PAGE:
A lot of people tried to talk me out of using PECO code 100 rail on my HO scale layout. But whether you choose HO code 100, 83 or 70 rail, plastic model track will still look like plastic model track if you fail to pay any attention to it. Not being a master model railroader who is capable of hand-laying my own track, I chose PECO simply because of its affordability and the reliability it has given me over the years while working on my past N scale layouts. But the tricks I learned working in 160:1 scale, when transferred over to 87:1 scale are even more impressive.
|After mixing up some acrylic paint, start by painting the sides of the shiny nickel rails.|
Using the same piece of scrap MDF board that has become my model railway artists palette, I add a few blobs of black, white and burnt umber (brown) acrylic artists paint, dip my No 2 brush into some water, and then play around until I get a few different streaks of dirty brown-black paint on the palette. I then paint the sides of the rails to get rid of the shiny nickel appearance in something that resembles years of built up rust and grime, making sure I also cover the moulded plastic rail plates that hold the rail to the sleepers or ties.
|After painting the sleepers a mixture of 50 shades of grey, wipe the rail surface clean with a tissue before the paint dries.|
I next turn my attention to the railway sleepers, or railroad ties as they are known in North American lingo. Apart from the concrete sleeper flextrack I have used on the No 1 road, the rest of my track has that dull black, plastic toy train set look about it. In Australia, most railway sleepers I've seen, either weather into a light ash-grey look on seldom used branch lines, or a grimy brown-black from years of built up brake dust on main lines. But on most sidings and long established branch lines, sleepers often weather in different shades depending on when the railway sleepers are replaced during their regular maintenance cycle. A period of track-work can result in 1 in every 4, 5, 6 or whatever sleepers being replaced. Often, railway sleepers appear as 50 shades of grey. So I hand paint each individual sleeper in an assortment of grey, grime and brown, making sure I capture the look of no two sleepers appearing the same. A No 2 artists brush works best in painting the surface and sides of each sleeper, and be careful no to paint over the moulded plate holders for the rails that we just painted a dirty brown-black. The end contrast will look magic. Work on a small section at a time, and then use a facial tissue held over your finger to simply wipe the paint from the surface and inside edge of the rails before the paint dries.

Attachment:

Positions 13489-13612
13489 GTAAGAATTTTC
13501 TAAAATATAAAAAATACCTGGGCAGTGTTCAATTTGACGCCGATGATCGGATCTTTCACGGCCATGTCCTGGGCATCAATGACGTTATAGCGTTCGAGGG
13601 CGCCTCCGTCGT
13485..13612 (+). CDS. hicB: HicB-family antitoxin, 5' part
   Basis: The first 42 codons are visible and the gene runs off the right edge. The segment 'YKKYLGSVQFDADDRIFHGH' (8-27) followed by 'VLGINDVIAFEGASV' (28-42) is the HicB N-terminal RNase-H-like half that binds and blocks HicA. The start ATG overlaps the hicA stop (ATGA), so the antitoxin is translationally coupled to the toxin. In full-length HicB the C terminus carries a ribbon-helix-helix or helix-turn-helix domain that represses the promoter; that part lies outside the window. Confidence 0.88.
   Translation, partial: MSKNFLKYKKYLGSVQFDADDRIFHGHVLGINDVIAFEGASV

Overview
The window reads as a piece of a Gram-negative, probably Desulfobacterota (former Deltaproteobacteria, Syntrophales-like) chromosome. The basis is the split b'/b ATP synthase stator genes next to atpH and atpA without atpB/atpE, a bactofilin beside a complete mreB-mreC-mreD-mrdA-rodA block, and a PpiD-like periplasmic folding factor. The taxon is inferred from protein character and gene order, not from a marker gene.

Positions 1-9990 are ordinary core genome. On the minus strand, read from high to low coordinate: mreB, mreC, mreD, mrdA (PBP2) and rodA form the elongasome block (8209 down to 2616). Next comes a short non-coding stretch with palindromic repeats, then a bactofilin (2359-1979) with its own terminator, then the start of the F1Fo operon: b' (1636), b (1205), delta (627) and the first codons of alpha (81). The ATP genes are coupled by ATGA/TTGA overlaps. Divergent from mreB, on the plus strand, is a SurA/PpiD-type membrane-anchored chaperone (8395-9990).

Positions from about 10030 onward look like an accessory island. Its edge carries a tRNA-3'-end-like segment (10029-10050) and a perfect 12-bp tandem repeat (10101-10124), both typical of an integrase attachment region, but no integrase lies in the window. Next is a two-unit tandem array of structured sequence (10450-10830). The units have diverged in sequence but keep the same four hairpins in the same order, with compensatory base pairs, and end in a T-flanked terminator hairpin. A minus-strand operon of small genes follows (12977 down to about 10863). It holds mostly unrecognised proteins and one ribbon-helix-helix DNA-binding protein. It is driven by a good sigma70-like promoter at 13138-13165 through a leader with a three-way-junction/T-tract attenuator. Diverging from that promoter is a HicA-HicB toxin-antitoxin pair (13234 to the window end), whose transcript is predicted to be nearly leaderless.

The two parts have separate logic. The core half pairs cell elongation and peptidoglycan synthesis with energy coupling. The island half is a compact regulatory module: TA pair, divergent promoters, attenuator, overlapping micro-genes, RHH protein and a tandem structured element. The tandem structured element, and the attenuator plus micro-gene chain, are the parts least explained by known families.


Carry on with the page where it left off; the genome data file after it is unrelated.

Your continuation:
|My hand painted siding on the left, compared with the original PECO track on the right.|
The end result, though a little tedious, can turn commercially produced track into a hand painted masterpiece. While you may not choose to use this method in a large room-size or club layout, even singling out a short siding or passing loop for this type of treatment may provide an interesting contrast to the rest of your track. But for a small layout like mine that is going to be scrutinized at close range, I'm very happy with the results above. I can now give my siding a very shallow coverage of ballast and have the sleepers really stand out.